> new Rebel was already in stores to touch it, but couldn't wait.
    >
    > Anyway, here's the question: What do you all, who are vastly more
    > knowledgeable
    > and experienced than myself think about having one of the UV filters on the
    > front of the lens, and just leaving it on there. I have always had one on
    > all
    > of my cameras, including my C8080 now. I figure much cheaper to replace that
    > than lens repair or replacement...
    > But in the case of the D70 and its leap in performance, do the filters have a
    > downside? "


    Not if you use good ones.

    > ALSO does the quality of that little piece of glass matter much?
    >

    Yes, if you want as little effect as possible on resolution, contrast,
    color saturation, etc.

    > Secondly, do you guys/gals have an opinion about using circular polarizers?
    > Do
    > they work?


    Of course they do. Go shoot Choctawhatchee Bay without and without one
    and it is obvious how well they work.

    >Does the quality there matter a whole lot?


    Again, yes

    From a former resident of Niceville and Valpariso

    --
    To reply no_ HPMarketing Corp.
    Bob Salomon, Mar 10, 2005
    #3
  4. Destin_FL wrote:
    > Hey all,
    > OK, I ordered the D70, supposed to be here Monday. I spent 4 days
    > buried in research torn between the new Rebel and the D70; ended up
    > with D70. Wish the new Rebel was already in stores to touch it, but
    > couldn't wait.
    >
    > Anyway, here's the question: What do you all, who are vastly more
    > knowledgeable and experienced than myself think about having one of
    > the UV filters on the front of the lens, and just leaving it on
    > there. I have always had one on all of my cameras, including my
    > C8080 now. I figure much cheaper to replace that than lens repair or
    > replacement...
    > But in the case of the D70 and its leap in performance, do the
    > filters have a downside? ALSO does the quality of that little piece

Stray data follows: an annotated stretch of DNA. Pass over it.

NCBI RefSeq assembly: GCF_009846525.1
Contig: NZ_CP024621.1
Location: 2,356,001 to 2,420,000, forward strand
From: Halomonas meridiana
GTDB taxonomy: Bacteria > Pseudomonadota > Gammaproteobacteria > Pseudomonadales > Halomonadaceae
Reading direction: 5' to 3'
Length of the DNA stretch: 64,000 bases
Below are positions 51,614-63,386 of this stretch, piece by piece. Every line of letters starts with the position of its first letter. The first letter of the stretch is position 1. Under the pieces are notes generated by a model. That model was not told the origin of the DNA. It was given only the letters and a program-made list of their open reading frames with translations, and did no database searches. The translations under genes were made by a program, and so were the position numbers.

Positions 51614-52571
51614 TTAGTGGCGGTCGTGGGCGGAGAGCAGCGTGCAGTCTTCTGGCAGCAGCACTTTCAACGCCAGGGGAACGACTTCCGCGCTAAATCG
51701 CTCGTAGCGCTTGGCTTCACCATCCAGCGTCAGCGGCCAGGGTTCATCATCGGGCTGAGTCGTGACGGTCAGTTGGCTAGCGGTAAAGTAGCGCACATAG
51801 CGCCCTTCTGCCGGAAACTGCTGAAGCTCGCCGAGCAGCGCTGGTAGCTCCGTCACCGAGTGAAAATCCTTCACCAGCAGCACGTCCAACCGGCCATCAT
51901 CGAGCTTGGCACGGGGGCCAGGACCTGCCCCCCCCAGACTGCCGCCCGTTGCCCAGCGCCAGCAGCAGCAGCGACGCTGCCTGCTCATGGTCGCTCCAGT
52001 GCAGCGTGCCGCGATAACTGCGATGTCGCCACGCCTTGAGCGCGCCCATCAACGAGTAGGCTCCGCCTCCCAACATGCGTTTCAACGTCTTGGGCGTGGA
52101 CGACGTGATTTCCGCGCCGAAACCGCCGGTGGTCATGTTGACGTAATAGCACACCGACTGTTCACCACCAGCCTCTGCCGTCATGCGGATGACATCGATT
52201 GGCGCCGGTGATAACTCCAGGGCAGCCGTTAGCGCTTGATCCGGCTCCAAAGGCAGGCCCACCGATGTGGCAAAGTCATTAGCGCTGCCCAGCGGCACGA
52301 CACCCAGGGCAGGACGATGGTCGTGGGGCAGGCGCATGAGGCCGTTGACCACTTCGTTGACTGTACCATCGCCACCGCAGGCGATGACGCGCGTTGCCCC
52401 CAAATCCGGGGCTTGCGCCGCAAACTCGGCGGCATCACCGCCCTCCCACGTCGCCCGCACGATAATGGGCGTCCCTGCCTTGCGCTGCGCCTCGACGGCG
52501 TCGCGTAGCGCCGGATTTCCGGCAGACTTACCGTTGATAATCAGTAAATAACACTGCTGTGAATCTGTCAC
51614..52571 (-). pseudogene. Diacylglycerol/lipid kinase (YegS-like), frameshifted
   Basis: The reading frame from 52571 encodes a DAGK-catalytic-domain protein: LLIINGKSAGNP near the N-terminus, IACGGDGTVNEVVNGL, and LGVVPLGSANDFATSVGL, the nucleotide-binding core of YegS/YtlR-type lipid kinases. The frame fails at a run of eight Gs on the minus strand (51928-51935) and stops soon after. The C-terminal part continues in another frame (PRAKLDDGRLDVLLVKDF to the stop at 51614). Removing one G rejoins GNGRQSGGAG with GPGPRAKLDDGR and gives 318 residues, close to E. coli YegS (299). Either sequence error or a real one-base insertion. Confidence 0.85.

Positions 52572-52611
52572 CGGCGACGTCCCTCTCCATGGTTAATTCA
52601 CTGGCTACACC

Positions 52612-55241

> of glass matter much?
    >
    > Secondly, do you guys/gals have an opinion about using circular
    > polarizers? Do they work? Does the quality there matter a whole lot?
    >
    > Thanks a ton!
    >
    > Tim


    First, the polarizers. Yes they work. The polarizing part is much the
    same on all such lenses. There is a slight difference between liner and
    circular, but for 99.7% of the time you can use a circular anywhere you can
    use a liner, and likely something less that 50% the other way. Note, there
    are a few (less than 1%) where you may want a liner over a circular. for
    some reason other than price.

    I guess I should ask what do you mean by "work" They filter out light
    based on the angle and the polarization of the light. You adjust the filter
    for the direction you want. They can often (but not always) reduce
    reflections and darken parts of the sky.


    Skylight, Haze and UV filters are much the same. They both block UV
    light. You can't see UV light, but most films can. Those films see it as
    blue or blue grey. There is no rule as to exactly what a UV or Skylight
    filter is so different manufacturers often have different ideas. They
    differ in exactly where they cut off the light and how smoothly they cut off
    the light. Different films react differently so that complicates things
    even more.

    You can say in general that Skylight filters are a little stronger and
    often will "warm" the colors because they generally cut off a little of the
    blue light. Some manufacturers offer a number of different such filters of
    different ?strengths? (higher of lower cut off points). The best part of
    this is they all do about the same thing and they generally do their thing
    best when needed most. That is if there is a lot of UV light they get ride
    of it and if there is little, they don't do much.

    In short, for the most part it does not make much difference in real life.

    Most people don't buy, or should I say, most people are sold UV filters not
    to correct light problems, but to "Protect Your Expensive Lens." Keep in
    mind that for many years the guy behind the counter (I was one of them) may